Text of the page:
by German Lopez 01.14.2014
Posted In: News, Budget, City administration, City Council at 04:42 PM | Permalink | Comments (0)
 
 
city hall

Acting City Manager Shakes Up Leadership Positions

New assistant city manager could "double dip" into pension and salary

Cincinnati’s city manager, law and budget offices will see major shakeups in the coming months, the city administration announced Tuesday, and one of the new hires is a former city retiree who might tap into his pension while receiving a salary from the city.Bill Moller is a city retiree who will be eligible to “double dip” into his pension and a city salary ($147,000 a year) when the city rehires him in February to fill an opening for assistant city manager, city spokesperson Meg Olberding confirmed in an email to CityBeat. Whether he does is entirely up to the interim city manager, Olberding wrote.The possibility could draw criticism from city officials looking to balance Cincinnati’s structurally imbalanced operating budget. Last year, City Council drew opposition for its decision to hire Streetcar Project Executive John Deatrick and allow him to double dip on his pension and a city salary.Update: Councilman P.G. Sittenfeld said on Twitter that City Council will discuss the personnel changes at Wednesday’s full council meeting, instead of a special session on Thursday as originally planned.Moller will eventually replace Assistant City Manager David Holmes, who helped oversee efforts for The Banks and 2012 World Choir Games and filed to retire on April 1, Interim City Manager Scott Stiles wrote in a memo to City Council and the mayor.“At this point in time, Cincinnati needs not only someone who is proficient in all aspects of municipal finance, but in the aspects of the city of Cincinnati’s finances in particular. Mr. Moller has that experience,” Stiles wrote, noting Moller’s budget and finance experience in Cincinnati, Hamilton and Covington.City Solicitor John Curp will also leave his current position to instead act as chief counsel for the city’s two utilities, the Metropolitan Sewer District and Water Works.“The utility has been undergoing a merger of back office functions to save ratepayers money, and also has been expanding services and service areas to decrease costs,” Stiles wrote. “John (Curp) has the private sector experience to assist the utilities with a market-oriented approach, and is uniquely positioned to understand both the particulars of MSD and GCWW as well as the areas in which they can expand.”The move should save ratepayers money by allowing both utilities to rely on Curp instead of outside legal counsel when legal issues arise, according to Stiles.Although widely praised by city officials, Curp’s move is unsurprising given the politics surrounding Mayor John Cranley’s election. Curp offered legal guidance for the parking privatization plan and streetcar project, both of which Cranley opposes.Terrence Nestor, currently the city’s chief litigator, will replace Curp as city solicitor until a permanent appointment is made.Stiles announced other changes as well:• Markiea Carter, currently a development officer, will move to the city manager’s office to act as assistant to the city manager.• Karen Alder, currently risk manager for the city, will begin assisting Finance Director Reginald Zeno as the city’s deputy finance director.Stiles is currently filling as interim city manager while the city conducts a nationwide search for a permanent replacement to former City Manager Milton Dohoney. Stiles could apply for the permanent role, but his application would need City Council support to win out over other potential candidates.The city expects the city manager search to last through June, at which point further administrative changes could be expected if the city hires a new permanent city manager.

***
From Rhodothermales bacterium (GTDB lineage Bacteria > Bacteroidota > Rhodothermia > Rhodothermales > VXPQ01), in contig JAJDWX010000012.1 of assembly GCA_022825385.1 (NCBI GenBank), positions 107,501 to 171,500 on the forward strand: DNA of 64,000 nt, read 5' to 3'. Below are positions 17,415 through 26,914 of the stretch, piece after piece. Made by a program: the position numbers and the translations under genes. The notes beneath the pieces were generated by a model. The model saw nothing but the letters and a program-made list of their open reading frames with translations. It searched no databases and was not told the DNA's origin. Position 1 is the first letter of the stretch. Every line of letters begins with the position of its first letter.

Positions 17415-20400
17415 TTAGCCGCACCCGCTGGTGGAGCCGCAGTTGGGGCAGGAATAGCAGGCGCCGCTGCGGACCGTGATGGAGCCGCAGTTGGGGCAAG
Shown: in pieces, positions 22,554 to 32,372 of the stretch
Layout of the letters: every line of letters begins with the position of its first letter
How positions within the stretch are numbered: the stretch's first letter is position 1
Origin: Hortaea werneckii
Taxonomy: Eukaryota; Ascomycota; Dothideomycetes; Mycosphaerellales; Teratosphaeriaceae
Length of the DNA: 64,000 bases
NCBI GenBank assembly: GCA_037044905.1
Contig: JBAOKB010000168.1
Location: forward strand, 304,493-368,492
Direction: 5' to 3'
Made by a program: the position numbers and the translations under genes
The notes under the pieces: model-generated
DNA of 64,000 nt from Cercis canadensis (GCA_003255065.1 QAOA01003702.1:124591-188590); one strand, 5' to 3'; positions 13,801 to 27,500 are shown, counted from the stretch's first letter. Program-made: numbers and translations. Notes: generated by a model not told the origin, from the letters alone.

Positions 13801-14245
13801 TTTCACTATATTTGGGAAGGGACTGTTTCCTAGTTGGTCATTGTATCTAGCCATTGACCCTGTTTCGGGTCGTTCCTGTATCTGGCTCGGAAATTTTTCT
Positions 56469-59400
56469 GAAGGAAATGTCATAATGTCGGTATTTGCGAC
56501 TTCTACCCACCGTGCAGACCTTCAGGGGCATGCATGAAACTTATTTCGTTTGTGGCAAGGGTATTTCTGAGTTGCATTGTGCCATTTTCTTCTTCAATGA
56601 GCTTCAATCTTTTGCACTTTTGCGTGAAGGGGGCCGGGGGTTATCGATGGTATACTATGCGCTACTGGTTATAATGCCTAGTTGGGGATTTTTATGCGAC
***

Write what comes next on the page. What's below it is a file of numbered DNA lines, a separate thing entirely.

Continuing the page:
by German Lopez 12.11.2013
Posted In: City Council, News, city manager, Mayor at 04:43 PM | Permalink | Comments (1)
 
 
city hall

Council Appoints Interim City Manager

Compensation package remains controversial after changes

City Council on Wednesday officially appointed Scott Stiles as interim city manager, but only after a testy exchange over the compensation package left three of eight present council members as “no” votes.The package gives Stiles a raise if he returns to his previous role as one of two assistant city managers, which three council members said is unfair to lesser-paid city workers, such as trash collectors, and the other assistant city manager, David Holmes, who won’t get comparable pay increases. The package appoints Stiles to the city’s top job at a salary of $240,000 a year, less than the previous city manager’s $255,000 salary. If the city appoints someone other than Stiles as permanent city manager, Stiles will be placed back in the assistant city manager role with a $180,000 salary, roughly $33,500 more than the other assistant city manager. If a permanent city manager decides to relieve Stiles of the assistant city manager position, the city will be required to make a good faith effort to find Stiles some form of employment within the city until 2018, which would allow Stiles to collect his full pension payment upon retirement. Council Members David Mann, Charlie Winburn, Amy Murray, Kevin Flynn and Christopher Smitherman voted in favor of the appointment and package, while Chris Seelbach, Yvette Simpson and Wendell Young voted against it. P.G. Sittenfeld was absent. Simpson and Seelbach said they have no problem giving Stiles a $240,000 salary while he’s in the interim city manager position, but both argued it’s unfair to other city workers to give only Stiles a raise if he’s reappointed as assistant city manager. Simpson pointed out that the package would also increase the city administration budget if the new permanent city manager decides to keep Stiles and Holmes as assistant city managers at the agreed-upon salaries. Mayor John Cranley argued Simpson, Seelbach and Young were trying to introduce a new standard that wasn’t present in the previous council, where Simpson, Seelbach and Young were in the majority coalition. “I would have appreciated long-term thinking when I was saddled with a $255,000 severance payment,” he said, referencing a severance package the previous council gave to former City Manager Milton Dohoney after Cranley announced Dohoney would resign on Dec. 1. Simpson argued the severance package wouldn’t have been necessary if Cranley agreed to keep Dohoney on the job until a permanent replacement was found. “It’s our job to protect the taxpayer,” Simpson said. Vice Mayor Mann pointed out that if the city doesn’t fill the assistant city manager role while Stiles presides as interim city manager, the city will actually save money by leaving a salaried administrative position vacant for six months. Cranley previously said the city will conduct a national search for a permanent city manager. Council members at Wednesday’s meeting estimated the effort should take six months.